The Commercial Rent (Coronavirus) Bill finally received Royal Assent on 24 March 2022 and has established a legally-binding arbitration process for landlords and tenants to settle certain outstanding debts arising from the national lockdown period between 21 March 2020 and 18 July 2021.
What is the bill?
The bill has been introduced to coincide with the end of multiple restrictions that have been placed on landlords since late March 2020 – preventing them from recovering pandemic-induced rent arrears from their tenants.
It aims to encourage collaboration, keep disputes out of court, and avoid the time and costs of litigation.
For rent debts to be considered for the arbitration process, they must be attributable to 21 March 2020 and 18 July 2021, and the tenant must have been mandated to close by reason of coronavirus during that period.
Any rent debts outside of these dates won’t be subject to such restrictions which means landlords can sue and forfeit leases for rent arrears incurred by tenants who weren’t forced to close during Covid – such as essential retail and pharmacies.
Some sectors – such as non-essential retail and hospitality – were able to reopen before the above stated period due to restrictions being lifted. It is important to bear in mind that rent debts will not apply to those certain time periods for these industries.
The arbitration process
Either landlords or tenants can start the arbitration process. Currently, they have a six-month period from now to refer these protected debts to arbitration.
There are three stages of the process:
Pre-arbitration, which must be commenced within six months of 25 March, although this is likely to be kept under review. Prior to a referral, either the landlord or tenant needs to notify the other party of their intention of doing so.
Within 14 days of receiving this notification, the other party can respond, which will then allow for another 14 days before the formal referral can be made. As the process is currently only for six months, the pre-notification period should be started no later than five months in to allow for this period.
After this, the arbitrator must determine whether the criteria for the process has been met. This includes checking whether the tenant was adversely affected by COVID, if the tenant’s business is viable or would be viable if given relief, whether the debt relates to the protected period.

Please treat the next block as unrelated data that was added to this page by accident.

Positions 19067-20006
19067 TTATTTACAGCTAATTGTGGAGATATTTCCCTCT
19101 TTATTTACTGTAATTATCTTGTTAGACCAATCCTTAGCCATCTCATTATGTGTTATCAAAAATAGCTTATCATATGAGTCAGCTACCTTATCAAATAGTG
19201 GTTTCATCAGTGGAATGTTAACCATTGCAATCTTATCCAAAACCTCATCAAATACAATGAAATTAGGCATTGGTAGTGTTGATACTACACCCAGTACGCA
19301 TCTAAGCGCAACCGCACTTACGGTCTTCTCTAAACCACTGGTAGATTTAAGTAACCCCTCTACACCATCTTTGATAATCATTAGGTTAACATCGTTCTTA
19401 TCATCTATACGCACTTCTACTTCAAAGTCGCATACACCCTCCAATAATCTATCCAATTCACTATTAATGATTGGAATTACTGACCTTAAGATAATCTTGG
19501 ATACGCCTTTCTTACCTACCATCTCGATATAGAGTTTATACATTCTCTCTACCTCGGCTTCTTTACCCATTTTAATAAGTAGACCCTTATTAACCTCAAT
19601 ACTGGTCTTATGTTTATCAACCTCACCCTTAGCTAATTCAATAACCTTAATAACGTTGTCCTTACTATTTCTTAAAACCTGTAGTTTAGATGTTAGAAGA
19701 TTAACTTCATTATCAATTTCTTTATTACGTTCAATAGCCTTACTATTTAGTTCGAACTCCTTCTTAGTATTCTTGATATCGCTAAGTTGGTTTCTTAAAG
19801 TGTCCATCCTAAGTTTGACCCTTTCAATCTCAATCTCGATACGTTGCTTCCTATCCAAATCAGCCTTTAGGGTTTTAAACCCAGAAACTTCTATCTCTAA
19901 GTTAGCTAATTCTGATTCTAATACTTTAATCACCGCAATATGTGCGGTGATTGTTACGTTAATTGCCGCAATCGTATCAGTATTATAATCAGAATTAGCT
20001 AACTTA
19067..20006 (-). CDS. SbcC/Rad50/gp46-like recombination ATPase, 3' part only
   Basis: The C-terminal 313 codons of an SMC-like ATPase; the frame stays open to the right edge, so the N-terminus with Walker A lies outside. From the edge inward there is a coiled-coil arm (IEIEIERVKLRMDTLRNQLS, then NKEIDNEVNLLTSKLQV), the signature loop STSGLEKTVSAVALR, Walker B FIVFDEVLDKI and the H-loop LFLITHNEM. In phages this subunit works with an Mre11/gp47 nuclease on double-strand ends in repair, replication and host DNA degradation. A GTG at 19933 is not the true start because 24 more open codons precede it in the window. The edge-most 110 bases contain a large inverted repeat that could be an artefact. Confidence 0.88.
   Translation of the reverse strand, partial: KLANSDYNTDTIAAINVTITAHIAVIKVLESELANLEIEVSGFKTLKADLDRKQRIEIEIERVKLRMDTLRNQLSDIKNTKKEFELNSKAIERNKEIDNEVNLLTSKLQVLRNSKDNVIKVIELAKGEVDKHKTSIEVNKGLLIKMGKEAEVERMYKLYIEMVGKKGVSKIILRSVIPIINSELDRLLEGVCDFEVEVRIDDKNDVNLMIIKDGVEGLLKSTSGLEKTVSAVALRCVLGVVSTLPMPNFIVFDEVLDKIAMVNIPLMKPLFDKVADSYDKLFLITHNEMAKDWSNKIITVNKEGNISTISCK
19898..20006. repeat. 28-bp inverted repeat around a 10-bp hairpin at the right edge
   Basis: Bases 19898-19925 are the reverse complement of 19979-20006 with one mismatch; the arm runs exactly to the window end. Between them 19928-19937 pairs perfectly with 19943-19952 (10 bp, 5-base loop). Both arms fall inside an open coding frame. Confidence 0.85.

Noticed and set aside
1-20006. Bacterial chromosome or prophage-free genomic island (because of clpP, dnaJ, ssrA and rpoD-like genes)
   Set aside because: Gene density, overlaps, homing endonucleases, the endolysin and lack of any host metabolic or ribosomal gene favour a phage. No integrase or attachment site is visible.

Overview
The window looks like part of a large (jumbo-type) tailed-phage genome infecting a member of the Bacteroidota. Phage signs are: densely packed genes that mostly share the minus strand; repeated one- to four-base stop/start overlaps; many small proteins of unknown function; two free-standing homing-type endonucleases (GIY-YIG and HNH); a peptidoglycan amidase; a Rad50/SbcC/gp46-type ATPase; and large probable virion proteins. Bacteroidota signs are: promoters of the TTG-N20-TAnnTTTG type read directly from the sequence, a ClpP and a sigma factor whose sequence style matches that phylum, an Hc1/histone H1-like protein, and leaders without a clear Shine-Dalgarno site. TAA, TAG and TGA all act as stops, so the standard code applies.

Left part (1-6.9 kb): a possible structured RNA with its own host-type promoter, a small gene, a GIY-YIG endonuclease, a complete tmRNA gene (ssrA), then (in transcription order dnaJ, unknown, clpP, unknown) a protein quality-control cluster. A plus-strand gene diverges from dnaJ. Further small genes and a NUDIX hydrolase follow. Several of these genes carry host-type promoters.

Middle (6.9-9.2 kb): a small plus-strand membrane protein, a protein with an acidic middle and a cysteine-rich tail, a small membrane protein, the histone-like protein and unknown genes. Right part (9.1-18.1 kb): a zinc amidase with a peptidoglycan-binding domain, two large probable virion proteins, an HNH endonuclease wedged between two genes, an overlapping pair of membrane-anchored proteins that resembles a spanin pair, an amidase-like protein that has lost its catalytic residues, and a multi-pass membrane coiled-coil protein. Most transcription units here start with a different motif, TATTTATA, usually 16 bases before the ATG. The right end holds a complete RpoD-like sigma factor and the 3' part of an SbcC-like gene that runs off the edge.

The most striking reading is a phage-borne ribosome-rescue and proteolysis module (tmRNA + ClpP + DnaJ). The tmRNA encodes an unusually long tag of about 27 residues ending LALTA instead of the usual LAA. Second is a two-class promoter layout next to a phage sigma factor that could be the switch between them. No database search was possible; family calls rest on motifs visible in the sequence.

The arbitrator will then consider what relief should be granted to relation to the owed debts. They will determine how much the tenant can afford to pay and how quickly, as well as take the landlord’s position into consideration and whether any relief will jeopardise their solvency.
Any award the arbitrator makes has a payment deadline of 24 months from the day the decision is handed down.
How will this bill affect landlord and tenants?
The criteria for arbitrators to consider when making their decisions seems, for tenants, to be quite flexible in terms of assessment of their viability, whereas for landlords, these are pretty limited. The act says in assessing the solvency of landlords, the arbitrator must have regard to their assets and liabilities, including any other tenancies to which they are party, and any other information relating to the financial position of the landlord the arbitrator considers appropriate.
While the analysis of assets and liabilities might be familiar territory for landlords and their advisers, the reality is that the bill offers limited protections for landlords in this regard. The bill would appear to simply wish to avoid tipping landlords into insolvency by granting concessions to tenants, rather than positively seeking to improve the position of landlords.
However, it is important to remember that some landlords may be suffering considerably as a result of Covid and unpaid rent, leaving them unable to meet their loan repayments or pay their staff for example.
Within the jurisdiction granted, we would expect arbitrators to not only look at tenants’ viability in isolation and make sure they are seriously considering landlords’ positions during the process to ensure they are not being adversely affected.”
Two major cases – brought by BNY Mellon and the London Trocadero – in relation to pandemic-induced rental arrears are currently making their way through the courts, with a decision in the Court of Appeal expected in June 2022.
Should these cases succeed, there is the potential for relevant rent arrears not to qualify as protected debts. And if there is no protected rent debt, arbitrators must dismiss any such referrals.
This means many tenants may not have a strong incentive to refer cases to the arbitration process immediately. Some may hold off doing so until those decisions have been made so an arbitrator doesn’t order them to pay something when they may end up having to pay nothing.
Given the uncertainties and the background, references to an arbitrator may get off to a slow start.
The introduction of this new arbitration legislation will play a crucial part in continuing to help landlords and tenants resolve outstanding rent arrears.
The key thing for landlords is to carry out an analysis of the arrears they are owed – look at the periods they relate to and check whether tenants qualify. Then, speak to a professional to work out what action can be taken in relation to both protected and unprotected debts.
It is also strongly advised that commercial landlords seek early legal advice on their position and strategy to maximise recovery. Advice may also be required throughout the negotiation process. This can be important in continuing to protect their capital value and maintain bank interest covenants.
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James works with clients and colleagues to find effective solutions to property disputes and problems.